Scientist: Douglas O. Revelle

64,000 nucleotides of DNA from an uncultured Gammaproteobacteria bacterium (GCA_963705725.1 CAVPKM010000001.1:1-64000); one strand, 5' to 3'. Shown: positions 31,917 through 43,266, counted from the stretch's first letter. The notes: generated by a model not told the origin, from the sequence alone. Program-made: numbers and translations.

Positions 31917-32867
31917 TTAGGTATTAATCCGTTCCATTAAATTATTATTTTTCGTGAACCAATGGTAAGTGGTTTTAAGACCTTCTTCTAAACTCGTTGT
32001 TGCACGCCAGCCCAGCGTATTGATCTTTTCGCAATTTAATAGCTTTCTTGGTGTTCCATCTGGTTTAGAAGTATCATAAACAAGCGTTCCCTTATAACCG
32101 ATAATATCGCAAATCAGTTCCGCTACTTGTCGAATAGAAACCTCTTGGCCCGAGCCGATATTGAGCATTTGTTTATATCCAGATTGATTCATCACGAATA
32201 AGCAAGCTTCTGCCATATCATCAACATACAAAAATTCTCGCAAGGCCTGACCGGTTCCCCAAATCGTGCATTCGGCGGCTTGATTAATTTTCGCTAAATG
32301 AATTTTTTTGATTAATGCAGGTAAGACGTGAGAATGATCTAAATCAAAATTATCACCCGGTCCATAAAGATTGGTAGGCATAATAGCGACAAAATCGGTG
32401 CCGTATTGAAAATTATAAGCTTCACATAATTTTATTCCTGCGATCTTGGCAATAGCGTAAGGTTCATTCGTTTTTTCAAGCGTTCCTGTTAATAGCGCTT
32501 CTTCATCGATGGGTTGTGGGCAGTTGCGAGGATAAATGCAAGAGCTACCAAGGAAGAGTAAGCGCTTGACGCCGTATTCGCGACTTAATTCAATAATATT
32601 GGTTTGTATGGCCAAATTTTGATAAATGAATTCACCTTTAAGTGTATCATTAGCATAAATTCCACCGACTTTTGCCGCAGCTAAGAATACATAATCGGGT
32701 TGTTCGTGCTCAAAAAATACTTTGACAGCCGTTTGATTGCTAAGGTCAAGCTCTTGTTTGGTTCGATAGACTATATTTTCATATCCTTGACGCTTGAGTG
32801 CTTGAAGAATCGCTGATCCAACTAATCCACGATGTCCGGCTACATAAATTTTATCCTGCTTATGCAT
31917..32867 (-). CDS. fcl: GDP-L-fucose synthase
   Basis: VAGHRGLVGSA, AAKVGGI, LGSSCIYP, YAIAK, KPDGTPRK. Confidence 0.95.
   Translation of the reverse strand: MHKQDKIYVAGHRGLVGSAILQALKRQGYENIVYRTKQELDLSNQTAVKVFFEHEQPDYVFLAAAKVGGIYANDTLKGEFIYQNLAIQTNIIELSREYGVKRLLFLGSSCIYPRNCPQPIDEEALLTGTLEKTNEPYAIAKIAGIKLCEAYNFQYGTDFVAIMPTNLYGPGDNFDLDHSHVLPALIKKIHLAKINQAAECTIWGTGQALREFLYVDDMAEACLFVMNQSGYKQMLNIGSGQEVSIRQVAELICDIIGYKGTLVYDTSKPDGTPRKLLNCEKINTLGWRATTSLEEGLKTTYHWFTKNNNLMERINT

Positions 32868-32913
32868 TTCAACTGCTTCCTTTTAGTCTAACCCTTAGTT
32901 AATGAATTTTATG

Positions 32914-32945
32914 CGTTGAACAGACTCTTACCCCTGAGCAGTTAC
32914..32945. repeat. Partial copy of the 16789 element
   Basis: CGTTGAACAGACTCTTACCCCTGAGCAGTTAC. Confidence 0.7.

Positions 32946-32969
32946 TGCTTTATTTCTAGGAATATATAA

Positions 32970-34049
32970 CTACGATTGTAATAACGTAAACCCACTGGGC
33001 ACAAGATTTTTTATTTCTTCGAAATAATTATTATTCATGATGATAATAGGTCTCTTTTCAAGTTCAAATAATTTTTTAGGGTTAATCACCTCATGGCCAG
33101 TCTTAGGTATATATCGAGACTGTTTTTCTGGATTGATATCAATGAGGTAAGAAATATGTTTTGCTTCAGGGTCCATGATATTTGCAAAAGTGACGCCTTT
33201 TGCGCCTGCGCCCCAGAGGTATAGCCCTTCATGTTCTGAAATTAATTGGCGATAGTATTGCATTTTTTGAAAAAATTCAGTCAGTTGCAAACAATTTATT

The Perseid Meteor Shower(In Memory of Meteorologist Douglas Revelle)Here’s a program from our archives.ambience: timelapse recordings of meteorites explodingLook up towards the constellation Perseus on a clear night this week, and you’re likely to see a falling star. It’s actually a particle of space dust, streaming down during the annual Perseid meteor shower. I’m Jim Metzner, and this is the Pulse of the Planet. We’re listening to timelapse recordings of meteors exploding as they enter earth’s atmosphere. According to Douglas Revelle, a scientist with Los Alamos National Laboratory, when debris from space enters the Earth’s atmosphere in millions of tiny particles, it causes a meteor shower. Revelle: And you can see very bright streaks of light in the night sky in August because these particles are moving so fast and they collide with air molecules, and the air molecules then give that energy back as light that we can see on the ground.According to Dr. Revelle, the Perseid meteors are actually debris left behind by a comet orbiting the solar system.Revelle: The common meteor showers have very definite orbits. They’re associated with the parent comets that these objects have originated from. And these orbits are very repeatable and in fact we actually cross these orbits twice a year.But not all meteors are as predictable. Large space rocks often enter the atmosphere, and blow up in powerful explosions above the Earth. Dr. Revelle has discovered that those random meteors come much more frequently than scientists previously thought.Revelle: The United States satellite systems that are currently in orbit also see meteors coming through the atmosphere, and they confirm one event that’s about the size of the Hiroshima bomb every year. As you go to smaller sizes, there’s at least a dozen events every year that pass through the atmosphere that distribute about 1000 tons of TNT into the air.We’ll hear more about meteors in future programs. I’m Jim Metzner, and this is the Pulse of the Planet.